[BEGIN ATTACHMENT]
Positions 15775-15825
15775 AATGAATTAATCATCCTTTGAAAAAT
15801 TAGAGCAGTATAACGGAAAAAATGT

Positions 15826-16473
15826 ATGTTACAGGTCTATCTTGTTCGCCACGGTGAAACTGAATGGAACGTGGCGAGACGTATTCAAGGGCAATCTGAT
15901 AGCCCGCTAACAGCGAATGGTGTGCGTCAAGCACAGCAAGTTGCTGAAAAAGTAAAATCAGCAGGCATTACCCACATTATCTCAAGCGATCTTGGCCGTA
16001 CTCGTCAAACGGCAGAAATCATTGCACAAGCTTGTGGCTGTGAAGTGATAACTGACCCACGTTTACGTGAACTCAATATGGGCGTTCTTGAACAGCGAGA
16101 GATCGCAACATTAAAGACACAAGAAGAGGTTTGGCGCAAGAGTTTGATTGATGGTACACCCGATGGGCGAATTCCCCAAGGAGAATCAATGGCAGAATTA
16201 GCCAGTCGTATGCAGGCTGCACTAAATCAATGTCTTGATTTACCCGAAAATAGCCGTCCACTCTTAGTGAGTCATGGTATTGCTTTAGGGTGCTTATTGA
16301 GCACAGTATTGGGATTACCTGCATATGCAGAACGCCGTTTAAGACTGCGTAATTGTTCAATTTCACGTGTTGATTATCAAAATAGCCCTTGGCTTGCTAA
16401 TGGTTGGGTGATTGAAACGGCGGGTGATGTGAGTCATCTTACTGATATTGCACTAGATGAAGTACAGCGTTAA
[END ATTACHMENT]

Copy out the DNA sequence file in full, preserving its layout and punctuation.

Positions 15775-15825
15775 AATGAATTAATCATCCTTTGAAAAAT
15801 TAGAGCAGTATAACGGAAAAAATGT

Positions 15826-16473
15826 ATGTTACAGGTCTATCTTGTTCGCCACGGTGAAACTGAATGGAACGTGGCGAGACGTATTCAAGGGCAATCTGAT
15901 AGCCCGCTAACAGCGAATGGTGTGCGTCAAGCACAGCAAGTTGCTGAAAAAGTAAAATCAGCAGGCATTACCCACATTATCTCAAGCGATCTTGGCCGTA
16001 CTCGTCAAACGGCAGAAATCATTGCACAAGCTTGTGGCTGTGAAGTGATAACTGACCCACGTTTACGTGAACTCAATATGGGCGTTCTTGAACAGCGAGA
16101 GATCGCAACATTAAAGACACAAGAAGAGGTTTGGCGCAAGAGTTTGATTGATGGTACACCCGATGGGCGAATTCCCCAAGGAGAATCAATGGCAGAATTA
16201 GCCAGTCGTATGCAGGCTGCACTAAATCAATGTCTTGATTTACCCGAAAATAGCCGTCCACTCTTAGTGAGTCATGGTATTGCTTTAGGGTGCTTATTGA
16301 GCACAGTATTGGGATTACCTGCATATGCAGAACGCCGTTTAAGACTGCGTAATTGTTCAATTTCACGTGTTGATTATCAAAATAGCCCTTGGCTTGCTAA
16401 TGGTTGGGTGATTGAAACGGCGGGTGATGTGAGTCATCTTACTGATATTGCACTAGATGAAGTACAGCGTTAA